15 February 2022: Short-termism; Unhappy seniors; A PP boo-boo; Hitler’s luck; Irish nationality; & Other stuff

Night’s candles are burnt out, and jocund day stands tiptoe on the misty mountain tops

Spanish life is not always likeable but it is compellingly loveable
Christopher Howse: ‘A Pilgrim in Spain’

Cosas de España/Galiza

Noting that companies – banks in particular – have moved from one extreme to the other over the last 15 years has reminded me of the allegation of endemic ‘short-termism’ here which I recently cited from some commentator(s) on Spanish business practices. Certainly the Spanish banks I’ve dealt with never seemed to have the concern for long-term customer fidelity that my British bank evinces. Not for the latter the free-gift-inducements and the several commissions and costs which come and go without any notification whatsoever.  

The Voz de Galicia claims there are 740.000 Galician seniors disadvantaged by the wholesale rapid digitalisation of services, especially those of the banks. As the population of Galicia is 2.8m, this is a quarter of the total. An even higher percentage, of course, of adults.

Well, the right-of-centre PP party took a gamble and called an early election in Castilla y León, where they’ve had absolute rule for several decades. But it didn’t pay off and now they can only continue in power with the support of the fascistic Vox party. Which is saddening.

I’ve mentioned a few times that, having been totally ejected, our local gypsies duly returned to our Sunday flea market and set up what I called Gypsy Corner, at the museum end of the street. Well, after ‘mission creep’, they now occupy at least 30% of the market and possibly close to 50%. As this is illegal, I expect the police will soon eject them once again, so that the game can re-start.

I’ve finally seen a couple of potential customers in the new ‘antiques’ shop near the market:-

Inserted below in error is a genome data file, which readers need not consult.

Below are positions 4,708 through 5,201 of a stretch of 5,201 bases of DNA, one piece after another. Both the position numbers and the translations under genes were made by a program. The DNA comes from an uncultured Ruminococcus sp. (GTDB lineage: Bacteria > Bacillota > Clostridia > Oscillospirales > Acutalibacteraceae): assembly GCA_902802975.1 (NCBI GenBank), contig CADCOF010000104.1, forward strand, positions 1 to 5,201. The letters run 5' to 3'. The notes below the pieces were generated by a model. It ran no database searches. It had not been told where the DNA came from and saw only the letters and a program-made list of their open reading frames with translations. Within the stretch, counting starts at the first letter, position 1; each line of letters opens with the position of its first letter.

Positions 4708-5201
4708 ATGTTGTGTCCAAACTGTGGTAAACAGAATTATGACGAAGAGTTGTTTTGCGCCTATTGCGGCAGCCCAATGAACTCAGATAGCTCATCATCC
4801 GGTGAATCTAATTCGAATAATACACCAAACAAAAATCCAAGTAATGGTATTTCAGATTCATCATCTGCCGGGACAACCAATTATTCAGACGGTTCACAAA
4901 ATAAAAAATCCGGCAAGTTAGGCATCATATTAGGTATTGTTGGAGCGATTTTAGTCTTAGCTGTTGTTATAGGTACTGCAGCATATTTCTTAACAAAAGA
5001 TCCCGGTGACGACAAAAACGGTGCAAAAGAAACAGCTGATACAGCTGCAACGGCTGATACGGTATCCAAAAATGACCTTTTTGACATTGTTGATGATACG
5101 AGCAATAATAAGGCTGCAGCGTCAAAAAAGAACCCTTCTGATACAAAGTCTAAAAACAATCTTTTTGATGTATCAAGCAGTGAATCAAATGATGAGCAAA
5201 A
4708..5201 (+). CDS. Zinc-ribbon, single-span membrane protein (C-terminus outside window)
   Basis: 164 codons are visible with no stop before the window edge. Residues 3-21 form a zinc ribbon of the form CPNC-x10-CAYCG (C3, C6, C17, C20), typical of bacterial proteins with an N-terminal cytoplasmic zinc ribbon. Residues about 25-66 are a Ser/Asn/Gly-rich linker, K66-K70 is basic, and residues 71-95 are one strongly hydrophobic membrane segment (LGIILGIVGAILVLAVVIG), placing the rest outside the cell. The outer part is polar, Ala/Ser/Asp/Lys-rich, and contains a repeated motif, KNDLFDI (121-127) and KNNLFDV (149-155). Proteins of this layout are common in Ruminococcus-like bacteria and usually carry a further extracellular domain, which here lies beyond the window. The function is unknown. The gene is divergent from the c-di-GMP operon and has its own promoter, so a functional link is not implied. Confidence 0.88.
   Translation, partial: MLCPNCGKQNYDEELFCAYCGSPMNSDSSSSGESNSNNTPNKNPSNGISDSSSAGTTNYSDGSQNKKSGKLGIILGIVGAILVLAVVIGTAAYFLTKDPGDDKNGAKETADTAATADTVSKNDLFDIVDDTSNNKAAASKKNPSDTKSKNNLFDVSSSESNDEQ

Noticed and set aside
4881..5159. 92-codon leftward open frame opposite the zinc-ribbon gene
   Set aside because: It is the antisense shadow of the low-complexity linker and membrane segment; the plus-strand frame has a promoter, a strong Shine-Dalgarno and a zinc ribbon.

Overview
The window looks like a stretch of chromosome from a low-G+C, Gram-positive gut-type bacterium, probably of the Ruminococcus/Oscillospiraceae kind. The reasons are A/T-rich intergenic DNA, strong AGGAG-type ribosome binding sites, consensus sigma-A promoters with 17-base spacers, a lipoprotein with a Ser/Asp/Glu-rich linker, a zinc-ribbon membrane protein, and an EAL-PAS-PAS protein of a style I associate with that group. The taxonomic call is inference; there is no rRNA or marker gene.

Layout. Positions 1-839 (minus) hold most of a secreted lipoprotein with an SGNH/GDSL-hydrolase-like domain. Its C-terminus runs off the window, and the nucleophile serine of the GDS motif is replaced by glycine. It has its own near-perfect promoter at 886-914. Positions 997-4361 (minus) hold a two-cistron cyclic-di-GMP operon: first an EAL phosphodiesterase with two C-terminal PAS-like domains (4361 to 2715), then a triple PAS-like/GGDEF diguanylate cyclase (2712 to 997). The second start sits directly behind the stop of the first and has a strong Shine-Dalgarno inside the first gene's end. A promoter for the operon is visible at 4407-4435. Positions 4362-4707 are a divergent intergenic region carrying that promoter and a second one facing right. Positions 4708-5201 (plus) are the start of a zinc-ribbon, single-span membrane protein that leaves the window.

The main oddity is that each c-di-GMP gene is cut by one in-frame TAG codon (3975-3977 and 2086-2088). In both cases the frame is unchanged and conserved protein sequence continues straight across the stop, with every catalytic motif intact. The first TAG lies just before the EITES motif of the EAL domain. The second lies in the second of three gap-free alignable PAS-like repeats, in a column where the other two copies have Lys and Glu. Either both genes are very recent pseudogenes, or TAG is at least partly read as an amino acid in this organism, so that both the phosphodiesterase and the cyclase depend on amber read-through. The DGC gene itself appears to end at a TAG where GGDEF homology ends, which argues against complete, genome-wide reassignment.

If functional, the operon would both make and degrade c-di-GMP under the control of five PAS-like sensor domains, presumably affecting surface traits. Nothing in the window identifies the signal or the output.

And here’s an example of an antique on sale there:-


The chap who got in the way of Hitler’s 1923 bullet was one Max Erwin von Scheubner-Richter. As well as this massive stroke of luck, Hitler had several others:-

1. He should have been tried in Leipzig but his trial took place in sympathetic Bavaria

2. The judges were biased in his favour; one of them was even a plotter against the government.

3. The judges gave him a free hand (and mouth) to rant for hours in the dock, stirring up local emotions.

4. Though found guilty of treason, he avoided the normal penalty of death.

5. Instead of a very long jail sentence in lieu of execution, he was given only 5 years, with parole after only 6 months.

6. As an Austrian, he should have been deported, never to be allowed back into Germany. But wasn’t. He might never have been heard of again.

Humanity, though, was rather unlucky at this juncture. And even unluckier once Hitler really got going. Clearly, his path to power was eased well before 1933. Meaning there were several guilty parties in Germany. Though they possibly could never had predicted the degree of his insane Messiah complex.


This made me laugh . . .

Well, my certificate of Irish nationality has finally come through, 2 years and 3 months years after I made my application in Madrid. Much longer than expected back then but maybe only half the time it’d now take to get Spanish nationality. When I made the application in November 2019 – pre -Covid – the worst forecast for the Irish process was 9 months. Heady days. 

I’m celebrating by posting again the article I put in my post of 20 February 2020, comparing the Spanish and Irish processes for gaining nationality.  


20 February 2020 

Today it’s 3 months since I made my application for Irish nationality. So I thought I’d post this article I wrote a while back on this subject:-

During the 3 years since the shock referendum verdict of mid 2016, there’s been a lot of talk of a Hard Brexit which would – eventually – remove from Brits all the rights they’ve had in the EU for several decades. These would include access to the Spanish healthcare system and visa-free travel for Brits and their kids. On top of this, there’d be new bureaucratic hurdles, including a different ID card to reflect our inferior status. 

I’ve never believed things would come to such a pass – relying both on a belief in the power of the British Establishment to stop it and the common sense among all parties. At the back of my mind, there was also the security of knowing I could retain my rights by obtaining either Spanish or Irish nationality.

But it wasn’t until early this year that I was motivated by Conservative party developments – to investigate the respective processes, influenced a little upfront by the fact I’d heard a friend complain – over 2-3 years – about how the Spanish option was what’s called here un calvario. And this from a fluent Spanish speaker who’d lived here for many years. An important negative aspect was that the Spanish government doesn’t allow dual nationality and so demands that you give up your British passport.